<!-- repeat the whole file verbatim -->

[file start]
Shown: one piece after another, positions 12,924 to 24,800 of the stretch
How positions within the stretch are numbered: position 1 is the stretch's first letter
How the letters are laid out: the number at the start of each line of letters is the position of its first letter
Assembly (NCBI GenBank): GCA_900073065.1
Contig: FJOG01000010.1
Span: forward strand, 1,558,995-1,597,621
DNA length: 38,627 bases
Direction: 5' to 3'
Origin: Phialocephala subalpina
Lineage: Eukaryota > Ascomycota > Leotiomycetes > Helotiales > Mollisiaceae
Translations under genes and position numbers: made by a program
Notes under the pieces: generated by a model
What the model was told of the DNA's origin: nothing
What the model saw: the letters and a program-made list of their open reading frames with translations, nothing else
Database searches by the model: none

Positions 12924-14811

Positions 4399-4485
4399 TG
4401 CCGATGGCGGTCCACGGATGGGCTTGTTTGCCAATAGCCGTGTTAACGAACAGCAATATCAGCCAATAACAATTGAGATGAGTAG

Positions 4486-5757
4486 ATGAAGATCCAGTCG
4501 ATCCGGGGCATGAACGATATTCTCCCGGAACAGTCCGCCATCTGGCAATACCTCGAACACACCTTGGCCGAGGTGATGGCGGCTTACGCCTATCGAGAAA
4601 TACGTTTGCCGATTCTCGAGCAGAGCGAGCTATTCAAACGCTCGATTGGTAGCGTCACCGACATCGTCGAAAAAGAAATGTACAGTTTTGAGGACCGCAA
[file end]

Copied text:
Shown: one piece after another, positions 12,924 to 24,800 of the stretch
How positions within the stretch are numbered: position 1 is the stretch's first letter
How the letters are laid out: the number at the start of each line of letters is the position of its first letter
Assembly (NCBI GenBank): GCA_900073065.1
Contig: FJOG01000010.1
Span: forward strand, 1,558,995-1,597,621
DNA length: 38,627 bases
Direction: 5' to 3'
Origin: Phialocephala subalpina
Lineage: Eukaryota > Ascomycota > Leotiomycetes > Helotiales > Mollisiaceae
Translations under genes and position numbers: made by a program
Notes under the pieces: generated by a model
What the model was told of the DNA's origin: nothing
What the model saw: the letters and a program-made list of their open reading frames with translations, nothing else
Database searches by the model: none

Positions 12924-14811

Positions 4399-4485
4399 TG
4401 CCGATGGCGGTCCACGGATGGGCTTGTTTGCCAATAGCCGTGTTAACGAACAGCAATATCAGCCAATAACAATTGAGATGAGTAG

Positions 4486-5757
4486 ATGAAGATCCAGTCG
4501 ATCCGGGGCATGAACGATATTCTCCCGGAACAGTCCGCCATCTGGCAATACCTCGAACACACCTTGGCCGAGGTGATGGCGGCTTACGCCTATCGAGAAA
4601 TACGTTTGCCGATTCTCGAGCAGAGCGAGCTATTCAAACGCTCGATTGGTAGCGTCACCGACATCGTCGAAAAAGAAATGTACAGTTTTGAGGACCGCAA